Three Fresh Ways to Read Reversed Tarot Cards

February 28, 2018

I sometimes struggle to interpret or find empowerment in upside-down Tarot cards. Readings get murky when cards point in the opposite direction only to offer a new myriad of possible interpretations. It may equate to potential not yet reached, the opposite of the card’s meaning, inward-pointed energy or the “shadow” of the card among other possibilities.

 

When, for example, the Tower - Major Arcana #16 falls reversed, the reader is left interpreting by way of multiple-choice: Is this iconic card’s potential is just around the corner, implying impending doom? If the opposite of its meaning is true then worst is over. In the case that the “turning inward” approach has been applied: you feel like the Tower inside, meditate on the Tower, etc. The conflict in reading reversed cards sometimes leaves me swinging blindly at meaning.

 

Is reading shadows the most intuitive way to divine? Maybe sometimes.

 

Square decks like the Dark Days Tarot deck offer four directions as opposed to two. This allows the cards to be read cyclically instead of dualistically. Each of the four directions point to specific beats in nature that gracefully interact such as the four seasons, the four elements, the four quarterly moon phases, etc. The four-sided method of interpretation may be more intuitively readable.

 

If you don’t have a square deck, it’s not a problem. Simply treat reversed cards as if they’re beckoning for more information. Try one of these methods per reading:

 

Treat the reversed card like you would a bottle in the game of spin the bottle: give it a twirl and see where it points. The top of the card points the way. What direction is it pointing toward? If it’s north, you might begin to visualize northern locations of interest to your story, the element of earth and/or earth signed people, finances and resources, etc.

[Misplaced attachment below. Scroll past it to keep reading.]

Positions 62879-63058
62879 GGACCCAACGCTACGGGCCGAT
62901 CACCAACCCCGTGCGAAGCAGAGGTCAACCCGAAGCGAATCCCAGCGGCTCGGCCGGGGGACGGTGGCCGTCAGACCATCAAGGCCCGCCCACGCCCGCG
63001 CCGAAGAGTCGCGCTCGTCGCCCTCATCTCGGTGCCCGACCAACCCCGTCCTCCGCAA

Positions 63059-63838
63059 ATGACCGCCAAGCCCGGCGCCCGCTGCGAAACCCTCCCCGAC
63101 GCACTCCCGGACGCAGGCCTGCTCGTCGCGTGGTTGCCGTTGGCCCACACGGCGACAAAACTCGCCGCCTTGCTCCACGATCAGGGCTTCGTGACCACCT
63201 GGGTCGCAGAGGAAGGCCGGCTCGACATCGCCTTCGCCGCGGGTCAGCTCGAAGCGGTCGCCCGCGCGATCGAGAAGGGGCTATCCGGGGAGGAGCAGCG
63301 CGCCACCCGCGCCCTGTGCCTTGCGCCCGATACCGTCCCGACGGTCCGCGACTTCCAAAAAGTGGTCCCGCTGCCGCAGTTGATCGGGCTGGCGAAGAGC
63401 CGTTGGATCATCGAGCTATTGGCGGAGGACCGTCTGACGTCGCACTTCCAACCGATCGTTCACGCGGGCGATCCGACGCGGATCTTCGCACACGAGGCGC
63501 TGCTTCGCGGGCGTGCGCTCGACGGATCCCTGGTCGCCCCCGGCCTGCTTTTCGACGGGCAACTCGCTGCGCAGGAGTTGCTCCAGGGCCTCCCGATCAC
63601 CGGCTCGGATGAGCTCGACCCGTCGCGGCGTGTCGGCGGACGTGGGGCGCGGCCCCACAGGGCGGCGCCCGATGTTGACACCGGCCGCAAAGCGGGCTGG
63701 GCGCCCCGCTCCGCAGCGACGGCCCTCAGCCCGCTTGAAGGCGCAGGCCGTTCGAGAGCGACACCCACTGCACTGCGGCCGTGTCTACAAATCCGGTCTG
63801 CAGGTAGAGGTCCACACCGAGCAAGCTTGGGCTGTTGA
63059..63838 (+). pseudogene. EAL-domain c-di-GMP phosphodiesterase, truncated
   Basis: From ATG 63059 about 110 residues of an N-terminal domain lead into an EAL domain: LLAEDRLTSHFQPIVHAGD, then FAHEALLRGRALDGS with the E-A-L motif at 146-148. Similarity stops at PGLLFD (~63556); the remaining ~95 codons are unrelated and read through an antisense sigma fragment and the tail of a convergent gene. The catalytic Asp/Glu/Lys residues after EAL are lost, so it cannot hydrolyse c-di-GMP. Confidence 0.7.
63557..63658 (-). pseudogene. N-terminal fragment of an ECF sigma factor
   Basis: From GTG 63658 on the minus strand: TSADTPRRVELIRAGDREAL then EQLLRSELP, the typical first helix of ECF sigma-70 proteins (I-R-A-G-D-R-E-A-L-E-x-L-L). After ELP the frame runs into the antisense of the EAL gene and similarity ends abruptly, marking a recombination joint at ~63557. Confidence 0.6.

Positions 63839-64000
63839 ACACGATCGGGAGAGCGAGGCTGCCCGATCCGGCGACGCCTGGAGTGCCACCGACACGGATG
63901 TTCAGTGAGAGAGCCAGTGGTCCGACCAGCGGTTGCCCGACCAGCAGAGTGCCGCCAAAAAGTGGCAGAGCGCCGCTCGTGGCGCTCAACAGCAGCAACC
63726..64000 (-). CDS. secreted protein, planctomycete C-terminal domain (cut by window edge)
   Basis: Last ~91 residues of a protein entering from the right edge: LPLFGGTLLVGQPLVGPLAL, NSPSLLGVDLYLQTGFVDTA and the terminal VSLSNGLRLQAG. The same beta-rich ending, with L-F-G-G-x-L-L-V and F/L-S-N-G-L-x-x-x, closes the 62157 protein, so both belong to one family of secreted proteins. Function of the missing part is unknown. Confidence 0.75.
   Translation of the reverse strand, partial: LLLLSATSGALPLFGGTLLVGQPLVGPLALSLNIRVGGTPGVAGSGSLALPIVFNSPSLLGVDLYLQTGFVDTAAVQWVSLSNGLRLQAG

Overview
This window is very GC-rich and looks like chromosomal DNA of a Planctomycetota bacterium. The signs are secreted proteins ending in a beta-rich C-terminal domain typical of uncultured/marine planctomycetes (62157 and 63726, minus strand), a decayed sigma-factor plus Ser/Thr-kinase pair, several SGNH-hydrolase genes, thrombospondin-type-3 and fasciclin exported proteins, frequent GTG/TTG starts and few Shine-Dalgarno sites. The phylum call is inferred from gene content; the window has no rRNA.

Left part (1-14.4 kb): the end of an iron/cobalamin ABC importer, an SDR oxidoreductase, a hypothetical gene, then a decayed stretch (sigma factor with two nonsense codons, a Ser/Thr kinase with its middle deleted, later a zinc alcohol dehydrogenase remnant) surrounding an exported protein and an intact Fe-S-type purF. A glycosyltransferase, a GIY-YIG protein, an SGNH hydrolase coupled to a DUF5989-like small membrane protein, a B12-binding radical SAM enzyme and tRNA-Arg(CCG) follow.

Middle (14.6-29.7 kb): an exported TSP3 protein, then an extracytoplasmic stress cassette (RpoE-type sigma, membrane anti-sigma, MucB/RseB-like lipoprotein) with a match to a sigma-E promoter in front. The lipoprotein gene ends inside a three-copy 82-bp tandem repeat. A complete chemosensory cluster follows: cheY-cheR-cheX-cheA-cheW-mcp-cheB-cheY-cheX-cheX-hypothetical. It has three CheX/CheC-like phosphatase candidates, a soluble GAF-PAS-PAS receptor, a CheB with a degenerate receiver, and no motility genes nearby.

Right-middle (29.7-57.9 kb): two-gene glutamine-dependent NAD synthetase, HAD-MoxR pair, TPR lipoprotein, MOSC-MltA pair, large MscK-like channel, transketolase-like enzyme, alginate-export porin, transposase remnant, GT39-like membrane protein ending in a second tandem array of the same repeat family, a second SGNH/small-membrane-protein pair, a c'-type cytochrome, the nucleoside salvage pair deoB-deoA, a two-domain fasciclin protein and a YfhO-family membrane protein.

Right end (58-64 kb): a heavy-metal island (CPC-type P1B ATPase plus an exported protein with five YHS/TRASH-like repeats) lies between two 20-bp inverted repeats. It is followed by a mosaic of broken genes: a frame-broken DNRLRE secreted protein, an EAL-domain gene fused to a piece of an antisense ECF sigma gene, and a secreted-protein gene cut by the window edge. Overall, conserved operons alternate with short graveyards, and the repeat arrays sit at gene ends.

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If your deck or surface doesn’t allow for spinning, try putting a bowl or hat in the center of the spread space. Eyes open or closed, flick the card with a subtle flick of the wrist, aiming to land it in the bowl. Discover the direction your card has landed once you’ve flicked whether it’s in or outside of the bowl.

 

 

If you connect with numerology, toss a dice when a reversed card feels murky to read, then apply what comes to you about that number to the card’s meaning and pair the interpretation for additional information.

 

For more ways to be playful with your deck, check out this post that includes tips for how to tap into your Child Self during your Tarot readings.

 

Stay tuned for further reading on the numbers in the Tarot. See you at the next full or dark moon, subscribers. x

 

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